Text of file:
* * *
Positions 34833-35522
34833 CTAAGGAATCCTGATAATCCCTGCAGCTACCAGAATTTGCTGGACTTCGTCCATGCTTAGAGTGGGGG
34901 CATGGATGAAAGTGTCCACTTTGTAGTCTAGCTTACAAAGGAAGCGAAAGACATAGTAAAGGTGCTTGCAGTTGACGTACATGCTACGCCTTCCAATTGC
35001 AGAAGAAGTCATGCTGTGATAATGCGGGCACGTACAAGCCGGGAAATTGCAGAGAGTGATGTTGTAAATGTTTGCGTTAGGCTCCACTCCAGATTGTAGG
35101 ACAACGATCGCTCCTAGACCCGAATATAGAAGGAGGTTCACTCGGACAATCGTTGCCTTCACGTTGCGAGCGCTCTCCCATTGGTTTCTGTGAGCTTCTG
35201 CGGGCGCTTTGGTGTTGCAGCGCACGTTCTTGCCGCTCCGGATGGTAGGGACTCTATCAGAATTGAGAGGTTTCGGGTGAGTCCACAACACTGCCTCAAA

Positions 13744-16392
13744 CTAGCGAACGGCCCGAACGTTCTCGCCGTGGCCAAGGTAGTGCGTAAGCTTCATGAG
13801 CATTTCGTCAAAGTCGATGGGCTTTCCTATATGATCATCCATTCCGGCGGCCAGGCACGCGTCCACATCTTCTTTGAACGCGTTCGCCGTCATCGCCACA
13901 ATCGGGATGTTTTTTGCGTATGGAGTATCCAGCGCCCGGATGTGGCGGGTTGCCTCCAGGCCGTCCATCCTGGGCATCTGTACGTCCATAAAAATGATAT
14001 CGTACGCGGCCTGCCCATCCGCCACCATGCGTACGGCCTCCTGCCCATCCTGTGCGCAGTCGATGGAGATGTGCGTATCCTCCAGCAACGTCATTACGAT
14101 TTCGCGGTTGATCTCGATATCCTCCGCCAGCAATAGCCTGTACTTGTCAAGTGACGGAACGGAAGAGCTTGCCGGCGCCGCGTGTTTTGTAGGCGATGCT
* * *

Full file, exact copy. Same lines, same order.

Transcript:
Positions 34833-35522
34833 CTAAGGAATCCTGATAATCCCTGCAGCTACCAGAATTTGCTGGACTTCGTCCATGCTTAGAGTGGGGG
34901 CATGGATGAAAGTGTCCACTTTGTAGTCTAGCTTACAAAGGAAGCGAAAGACATAGTAAAGGTGCTTGCAGTTGACGTACATGCTACGCCTTCCAATTGC
35001 AGAAGAAGTCATGCTGTGATAATGCGGGCACGTACAAGCCGGGAAATTGCAGAGAGTGATGTTGTAAATGTTTGCGTTAGGCTCCACTCCAGATTGTAGG
35101 ACAACGATCGCTCCTAGACCCGAATATAGAAGGAGGTTCACTCGGACAATCGTTGCCTTCACGTTGCGAGCGCTCTCCCATTGGTTTCTGTGAGCTTCTG
35201 CGGGCGCTTTGGTGTTGCAGCGCACGTTCTTGCCGCTCCGGATGGTAGGGACTCTATCAGAATTGAGAGGTTTCGGGTGAGTCCACAACACTGCCTCAAA

Positions 13744-16392
13744 CTAGCGAACGGCCCGAACGTTCTCGCCGTGGCCAAGGTAGTGCGTAAGCTTCATGAG
13801 CATTTCGTCAAAGTCGATGGGCTTTCCTATATGATCATCCATTCCGGCGGCCAGGCACGCGTCCACATCTTCTTTGAACGCGTTCGCCGTCATCGCCACA
13901 ATCGGGATGTTTTTTGCGTATGGAGTATCCAGCGCCCGGATGTGGCGGGTTGCCTCCAGGCCGTCCATCCTGGGCATCTGTACGTCCATAAAAATGATAT
14001 CGTACGCGGCCTGCCCATCCGCCACCATGCGTACGGCCTCCTGCCCATCCTGTGCGCAGTCGATGGAGATGTGCGTATCCTCCAGCAACGTCATTACGAT
14101 TTCGCGGTTGATCTCGATATCCTCCGCCAGCAATAGCCTGTACTTGTCAAGTGACGGAACGGAAGAGCTTGCCGGCGCCGCGTGTTTTGTAGGCGATGCT